acknowledgement of your s-corp election.
- issue stock certificates or member
certificates to shareholders/members and assure that they are "fully paid
for," preferably with a separate payment made by check from the
shareholder/member to the entity.
- maintain a minute book to document
what happened at annual meetings and special meetings.
- maintain an LLC operating
- maintain an owners' buy-sell
agreement funded with disability insurance or life insurance, as desired.
- establish your retirement plan
before December 31st.
- fund your retirement plan before
the initial due date of your tax return or...
- if you will absolutely be filing
timely, fund your retirement plan before the extended due date of your
A Recommended Chart of Accounts:
Earned Income is required for Retirement Plans
and Medical Insurance Plans:
Employee or "self-employed"
What Tax Records to Keep and For How Long:
- Income Tax Returns and Related
Items: Keep all federal and state income tax returns and supporting
documents (i.e., those items confirming your income and/or deductions) for
a minimum of three years after the return's filing date. The more prudent
route is to keep these returns and documents for six years. Why? The IRS
can assess additional taxes within three years of its filing date, but has
up to six years in which to make a tax assessment if the IRS determines
that a substantial amount of income has been omitted from the return.
- Property Taxes: The Statute
Of Limitations on personal property taxes are fifteen (15) years of more
after the due date of the tax. The sale of long-ago forgotten tax leins
on personal property you no longer own, or real property you still own can
come back to haunt you a decade later unless you have canceled checks and
stamp receipted tax bills to prove that you already paid.
- Mailing Receipts: Keep with
your file copy of each tax return the U.S. Postal Service receipt -- i.e.,
the registered mail receipt --showing the date the return was mailed. If
your return is filed electronically, keep a copy of the electronic filing
confirmation with a printed copy of the return. In the event the return is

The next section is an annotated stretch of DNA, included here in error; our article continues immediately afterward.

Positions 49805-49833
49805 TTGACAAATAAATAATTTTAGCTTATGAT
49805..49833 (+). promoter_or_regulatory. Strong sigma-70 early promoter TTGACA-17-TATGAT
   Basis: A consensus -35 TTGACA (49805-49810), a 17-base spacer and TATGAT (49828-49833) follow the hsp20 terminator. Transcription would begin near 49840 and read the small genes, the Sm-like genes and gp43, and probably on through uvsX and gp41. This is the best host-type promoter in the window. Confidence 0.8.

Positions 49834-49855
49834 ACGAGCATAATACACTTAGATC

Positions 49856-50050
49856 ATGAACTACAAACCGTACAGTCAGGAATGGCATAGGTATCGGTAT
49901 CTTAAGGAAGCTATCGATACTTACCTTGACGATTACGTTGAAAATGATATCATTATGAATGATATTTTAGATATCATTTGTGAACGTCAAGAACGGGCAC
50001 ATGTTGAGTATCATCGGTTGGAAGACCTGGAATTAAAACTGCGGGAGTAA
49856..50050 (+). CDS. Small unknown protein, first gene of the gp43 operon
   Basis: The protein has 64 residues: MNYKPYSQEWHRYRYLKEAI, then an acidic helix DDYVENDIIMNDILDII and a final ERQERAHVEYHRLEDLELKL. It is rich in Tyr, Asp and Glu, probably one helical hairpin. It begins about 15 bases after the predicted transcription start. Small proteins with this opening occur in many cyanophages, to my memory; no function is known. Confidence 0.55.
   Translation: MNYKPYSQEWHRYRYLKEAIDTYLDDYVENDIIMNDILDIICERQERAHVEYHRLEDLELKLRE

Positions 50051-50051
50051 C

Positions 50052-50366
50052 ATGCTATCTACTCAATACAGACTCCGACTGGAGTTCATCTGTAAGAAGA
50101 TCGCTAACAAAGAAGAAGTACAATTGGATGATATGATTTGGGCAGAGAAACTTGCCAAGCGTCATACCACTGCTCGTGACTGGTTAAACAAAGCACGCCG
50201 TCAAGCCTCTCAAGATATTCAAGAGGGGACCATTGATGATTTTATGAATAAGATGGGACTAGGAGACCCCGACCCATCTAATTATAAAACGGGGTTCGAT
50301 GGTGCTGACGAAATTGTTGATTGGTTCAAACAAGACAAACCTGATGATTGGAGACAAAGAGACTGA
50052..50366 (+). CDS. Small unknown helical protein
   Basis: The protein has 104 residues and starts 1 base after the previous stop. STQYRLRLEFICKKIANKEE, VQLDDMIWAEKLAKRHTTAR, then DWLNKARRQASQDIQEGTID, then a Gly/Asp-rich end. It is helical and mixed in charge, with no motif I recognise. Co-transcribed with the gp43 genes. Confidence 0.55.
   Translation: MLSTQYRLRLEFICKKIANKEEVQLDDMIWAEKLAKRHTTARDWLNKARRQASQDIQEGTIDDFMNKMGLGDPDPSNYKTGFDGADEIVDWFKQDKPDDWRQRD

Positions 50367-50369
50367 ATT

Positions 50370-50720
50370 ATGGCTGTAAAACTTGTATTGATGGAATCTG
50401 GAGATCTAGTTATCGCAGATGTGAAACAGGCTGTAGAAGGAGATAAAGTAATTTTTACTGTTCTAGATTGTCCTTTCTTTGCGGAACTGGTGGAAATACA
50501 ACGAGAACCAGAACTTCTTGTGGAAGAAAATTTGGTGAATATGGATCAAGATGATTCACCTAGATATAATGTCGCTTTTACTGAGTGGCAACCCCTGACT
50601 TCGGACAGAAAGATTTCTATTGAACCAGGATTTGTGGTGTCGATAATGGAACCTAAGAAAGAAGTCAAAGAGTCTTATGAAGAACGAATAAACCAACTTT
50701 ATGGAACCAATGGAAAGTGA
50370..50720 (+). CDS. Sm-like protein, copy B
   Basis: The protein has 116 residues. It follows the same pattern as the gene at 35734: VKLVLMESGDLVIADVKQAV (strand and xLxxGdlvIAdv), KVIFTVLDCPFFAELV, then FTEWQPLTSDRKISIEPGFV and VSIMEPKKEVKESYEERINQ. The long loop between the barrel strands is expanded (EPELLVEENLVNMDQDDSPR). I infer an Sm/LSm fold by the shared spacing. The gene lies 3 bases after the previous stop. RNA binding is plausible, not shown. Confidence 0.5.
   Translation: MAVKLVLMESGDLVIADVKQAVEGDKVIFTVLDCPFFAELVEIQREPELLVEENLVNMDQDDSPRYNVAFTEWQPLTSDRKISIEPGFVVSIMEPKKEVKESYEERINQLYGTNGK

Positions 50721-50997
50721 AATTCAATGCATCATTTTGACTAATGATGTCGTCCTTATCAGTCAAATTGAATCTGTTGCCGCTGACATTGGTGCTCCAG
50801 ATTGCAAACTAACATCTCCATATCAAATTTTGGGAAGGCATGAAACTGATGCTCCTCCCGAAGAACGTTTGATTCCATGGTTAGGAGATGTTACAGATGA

misplaced or lost, this documentation will save you from penalties.
- Residential Property Records:
Keep settlement records from all of your home purchases and sales in a
safe place. This will help you determine basis for any future sale and
gain determination. In addition, keep records of the amounts that you
spend for home improvements with this file. These records will provide
documentation of your basis in the house if and when it comes time to
compute your taxable gain.
- Stock and Bond Records:
Keep records of your investment and trading purchases (e.g., stocks,
options, futures, mutual funds, and bonds). Besides providing you with a
date for determining the type of gain -- long term versus short term --
these records establish your basis in the investment and help to compute
the gain/loss when you sell. In addition, keep records that show a return
of capital on your investments.
- Depreciation Records: For
any rental real estate or depreciable business property that you own, keep
records of the property's cost, the purchase date, the method used to
calculate depreciation, and a schedule of all depreciation claimed on the
property in previous years. Maintain these records until you sell or
dispose of the property. Once you sell the property, keep these records
with the tax return on which you report the sale.
- Personal Records: Keep a
permanent file of personal records -- such as divorce agreements, copies
of estate and gift tax returns under which you received property, etc. - -
since they can provide a basis for determining your tax liability when you
dispose of the property.
- Other Records: There are
other situations in which you will benefit from keeping records. For
example, if you have made nondeductible contributions to an IRA or Roth
IRA, maintaining records of these contributions will facilitate proving
your tax liability when funds are withdrawn from the IRA.